The Power Plant

Cree curator Gerald McMaster reflects on how an Indigenous lens can change how we see art

NOV 16 2022
by Kate Taylor

Throughout his long career, Cree curator and artist Gerald McMaster has kept notebooks as convenient places to record thoughts, compose texts and make sketches.

There are about 70 of them now showing at the National Gallery of Canada in Ottawa, part of a small display to acknowledge McMaster’s recent honour: a Governor General’s Award in visual and media arts. A few of the notebooks are open to show pages of dense writing and precise drawings of faces, bodies and a series of moccasins, alongside his notations. “It’s my curatorial life on display through these notebooks. Writing and drawing were so synonymous for me, just putting something on paper,” McMaster said in a recent interview.

Writing and drawing – or language and image – are also closely linked in his critical thinking, as he has worked to establish an Indigenous approach to seeing and showing art. “Language helps us to conceptualize the world,” said McMaster, who grew up speaking Plains Cree on the Red Pheasant First Nation reserve in Saskatchewan.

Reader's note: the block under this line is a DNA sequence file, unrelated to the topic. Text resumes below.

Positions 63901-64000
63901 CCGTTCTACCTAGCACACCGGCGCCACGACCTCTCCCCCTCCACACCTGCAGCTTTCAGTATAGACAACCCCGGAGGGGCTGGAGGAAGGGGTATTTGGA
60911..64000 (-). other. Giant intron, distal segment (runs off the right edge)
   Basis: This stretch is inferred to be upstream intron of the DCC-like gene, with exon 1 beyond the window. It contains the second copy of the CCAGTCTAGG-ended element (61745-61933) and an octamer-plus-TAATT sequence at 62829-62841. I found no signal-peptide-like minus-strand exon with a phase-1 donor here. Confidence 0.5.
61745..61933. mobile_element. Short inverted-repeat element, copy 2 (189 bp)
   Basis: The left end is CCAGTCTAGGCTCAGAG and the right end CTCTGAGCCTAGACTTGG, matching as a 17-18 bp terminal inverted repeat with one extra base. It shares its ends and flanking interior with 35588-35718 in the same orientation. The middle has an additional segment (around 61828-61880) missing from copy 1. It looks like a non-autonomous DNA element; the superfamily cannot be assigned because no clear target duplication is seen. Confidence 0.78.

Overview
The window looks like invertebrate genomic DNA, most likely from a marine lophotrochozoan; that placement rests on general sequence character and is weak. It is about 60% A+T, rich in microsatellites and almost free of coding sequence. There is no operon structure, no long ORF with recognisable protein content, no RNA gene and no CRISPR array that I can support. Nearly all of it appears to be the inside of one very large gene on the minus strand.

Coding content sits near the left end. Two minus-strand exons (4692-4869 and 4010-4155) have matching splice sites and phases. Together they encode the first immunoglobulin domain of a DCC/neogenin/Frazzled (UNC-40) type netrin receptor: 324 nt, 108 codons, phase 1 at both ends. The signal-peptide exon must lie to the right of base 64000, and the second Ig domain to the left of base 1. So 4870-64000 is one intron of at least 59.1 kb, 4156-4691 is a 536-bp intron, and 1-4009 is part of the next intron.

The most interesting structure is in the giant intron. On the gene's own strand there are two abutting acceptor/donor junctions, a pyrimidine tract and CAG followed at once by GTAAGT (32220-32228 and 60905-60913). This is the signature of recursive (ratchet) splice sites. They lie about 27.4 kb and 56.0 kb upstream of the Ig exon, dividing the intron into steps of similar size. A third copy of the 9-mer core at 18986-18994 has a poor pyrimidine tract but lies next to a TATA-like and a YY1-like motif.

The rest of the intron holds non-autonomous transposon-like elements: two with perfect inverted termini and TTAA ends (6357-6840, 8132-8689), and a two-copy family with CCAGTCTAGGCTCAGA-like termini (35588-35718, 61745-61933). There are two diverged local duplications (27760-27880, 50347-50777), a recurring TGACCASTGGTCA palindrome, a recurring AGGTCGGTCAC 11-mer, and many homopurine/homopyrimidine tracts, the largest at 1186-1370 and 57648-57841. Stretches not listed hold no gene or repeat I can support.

“We see the world through this linguistic lens. And so if we’re speaking English and learning only Western art history, we are going to see the world through that lens. The work that I’ve been doing is to try to go back to original languages to see what’s in them.” This philosophy can have very practical implications. At the Ontario College of Art and Design University in Toronto, where McMaster recently retired from teaching, it means courses in Canadian art start long before Europeans arrived.

“If you come to Canada, it is an Indigenous lens through which you are going to be seeing, and being presented with. I think that’s the direction which we’ve been moving toward. It’s exciting because it’s much richer.”
And it can have critical implications. McMaster had always thought the Cree word, tapasinahike, which he had known since childhood, just meant “drawing.” But researching the language as an adult, he realized there were subtleties not contained in the English translation. Tapasinahike might be better translated as making a truthful mark or doing something in a truthful way.

Read the full article at The Globe And Mail.